Wuorio lives in southern Maine, where he covers personal finance and entrepreneurship. He may be reached at Jwuorio@yahoo.com. His website is www.jeffwuorio.com
By most standards, Royce Leather has a rigorous hiring process.
For a certain kind of job, roughly 10 people apply for each available position at the Secaucus, N.J., maker of handmade leather accessories. Applicants should demonstrate solid, extensive experience in leather craftsmanship, says company CEO Andrew Royce Bauer. And, to top it off, the company prefers that employees are bilingual.
Whether they speak Swedish or Somali, that might prompt some employees to ask: “All this for a job that lasts about three months?”
Royce Leather’s hiring reflects the evolving reality of an annual job hunt that many pursue — holiday employment. Data from the Bureau of Labor Statistics consistently show hiring upticks in October and November — 944,000 and 523,000 jobs added, respectively, in 2013 — evidence of hiring that can be attributed — at least in part — to businesses taking on extra help for the holidays.
But those numbers don't necessarily mean holiday employment is easy to come by. Long a popular option to earn extra cash for gift giving and other expenses, landing a holiday gig can be as challenging as finding full-time employment. For folks looking to boost their income during the holidays, that mandates a serious and thoughtful job search strategy.
Opportunities and challenges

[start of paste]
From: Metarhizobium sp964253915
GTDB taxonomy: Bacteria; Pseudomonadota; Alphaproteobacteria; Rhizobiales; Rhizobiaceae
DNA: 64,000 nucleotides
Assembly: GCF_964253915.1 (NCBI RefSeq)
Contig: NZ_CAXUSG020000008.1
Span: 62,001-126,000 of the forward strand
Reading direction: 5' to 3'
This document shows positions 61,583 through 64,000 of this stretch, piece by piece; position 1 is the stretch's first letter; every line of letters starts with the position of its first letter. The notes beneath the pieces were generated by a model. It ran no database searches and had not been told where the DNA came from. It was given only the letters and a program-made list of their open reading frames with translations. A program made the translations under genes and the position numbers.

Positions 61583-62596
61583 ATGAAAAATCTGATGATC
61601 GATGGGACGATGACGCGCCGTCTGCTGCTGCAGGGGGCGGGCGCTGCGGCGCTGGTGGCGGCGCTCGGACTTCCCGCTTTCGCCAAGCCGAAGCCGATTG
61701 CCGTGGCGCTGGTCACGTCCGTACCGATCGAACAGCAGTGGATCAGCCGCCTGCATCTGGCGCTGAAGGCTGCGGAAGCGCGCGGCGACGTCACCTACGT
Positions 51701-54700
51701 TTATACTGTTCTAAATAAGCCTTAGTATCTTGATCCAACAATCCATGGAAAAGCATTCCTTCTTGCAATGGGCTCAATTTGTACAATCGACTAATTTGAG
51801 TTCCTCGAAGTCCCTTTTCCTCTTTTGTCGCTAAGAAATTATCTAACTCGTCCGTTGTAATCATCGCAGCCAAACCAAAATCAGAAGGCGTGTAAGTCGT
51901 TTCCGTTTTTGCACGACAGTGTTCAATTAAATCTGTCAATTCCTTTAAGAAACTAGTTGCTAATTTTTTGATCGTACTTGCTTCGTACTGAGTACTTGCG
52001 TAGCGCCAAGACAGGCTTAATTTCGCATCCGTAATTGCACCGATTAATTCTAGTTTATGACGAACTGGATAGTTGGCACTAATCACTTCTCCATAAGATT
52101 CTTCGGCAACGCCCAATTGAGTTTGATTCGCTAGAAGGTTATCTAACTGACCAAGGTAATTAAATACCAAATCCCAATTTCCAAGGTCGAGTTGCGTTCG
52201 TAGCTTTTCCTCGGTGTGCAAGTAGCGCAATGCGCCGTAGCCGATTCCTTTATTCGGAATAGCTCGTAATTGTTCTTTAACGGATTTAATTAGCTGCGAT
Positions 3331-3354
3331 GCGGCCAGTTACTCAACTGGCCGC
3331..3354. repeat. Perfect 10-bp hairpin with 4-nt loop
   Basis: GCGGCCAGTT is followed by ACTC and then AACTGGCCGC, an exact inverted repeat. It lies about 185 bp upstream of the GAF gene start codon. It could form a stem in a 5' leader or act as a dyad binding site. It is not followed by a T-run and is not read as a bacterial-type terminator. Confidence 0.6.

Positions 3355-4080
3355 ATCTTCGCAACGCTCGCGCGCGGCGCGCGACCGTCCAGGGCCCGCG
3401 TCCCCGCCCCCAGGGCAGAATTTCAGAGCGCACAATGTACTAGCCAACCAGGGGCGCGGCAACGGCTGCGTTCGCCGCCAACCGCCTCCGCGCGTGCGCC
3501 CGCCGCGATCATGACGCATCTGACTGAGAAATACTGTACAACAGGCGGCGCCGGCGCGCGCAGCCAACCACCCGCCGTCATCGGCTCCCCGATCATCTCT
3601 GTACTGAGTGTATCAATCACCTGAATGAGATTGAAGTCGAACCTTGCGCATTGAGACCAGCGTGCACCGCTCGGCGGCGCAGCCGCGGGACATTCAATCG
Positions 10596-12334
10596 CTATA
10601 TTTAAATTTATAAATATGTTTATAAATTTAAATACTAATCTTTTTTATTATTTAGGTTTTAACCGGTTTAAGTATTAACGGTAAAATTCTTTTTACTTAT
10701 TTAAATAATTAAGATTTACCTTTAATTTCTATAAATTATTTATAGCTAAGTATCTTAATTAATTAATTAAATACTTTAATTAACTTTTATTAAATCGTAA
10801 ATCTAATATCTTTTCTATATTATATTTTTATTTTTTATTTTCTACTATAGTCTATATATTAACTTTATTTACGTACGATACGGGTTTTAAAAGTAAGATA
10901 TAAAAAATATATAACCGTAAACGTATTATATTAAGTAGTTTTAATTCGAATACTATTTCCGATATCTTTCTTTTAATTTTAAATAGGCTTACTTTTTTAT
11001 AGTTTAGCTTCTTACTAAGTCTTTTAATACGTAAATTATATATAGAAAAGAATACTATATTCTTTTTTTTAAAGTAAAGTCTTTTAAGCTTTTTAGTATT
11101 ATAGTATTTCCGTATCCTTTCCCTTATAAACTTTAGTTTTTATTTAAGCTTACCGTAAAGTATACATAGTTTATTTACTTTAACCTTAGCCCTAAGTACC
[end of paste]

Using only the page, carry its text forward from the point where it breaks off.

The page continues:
The task of landing a seasonal job is a holiday wassail of both good and bad news. On the one hand, nationwide unemployment fell to 5.9 percent in September, according to the Bureau of Labor Statistics. If nothing else, that’s fewer people looking for work.
Further good news: retailers plan to add more than 800,000 seasonal hires to their workforce, according to an outlook from the Chicago-based consulting concern Challenger, Gray & Christmas. “That number has been rising for the past five years — really, since the recession,” says CEO John Challenger. “I really think it’s a very positive environment. Not only are retailers looking for more people this year, but the labor pool has shrunk. The number of people you’re competing against is dropping.”
On the other hand — as Royce Leather’s emphasis on experience and varied language skills demonstrates — employers seem to want a good deal more than just a warm body taking up space.
“Employers today are much better at finding people with the right skills and the right background to select,” says Challenger. “I do think they’ve been able to be more selective because more jobs are being created and the smaller pool of people who want those jobs.”
Treat it like a 'real' job search
Although the short-term nature of seasonal work may suggest a more laid back attitude, experts urge job seekers to approach the task every bit as systematically as they would a full-time job hunt. To that end, here’s an abbreviated outline of how to take on a job search — holiday or otherwise — courtesy of Orville Pierson (for more detail, check out his book, “The Unwritten Rules of the Highly Effective Job Search”):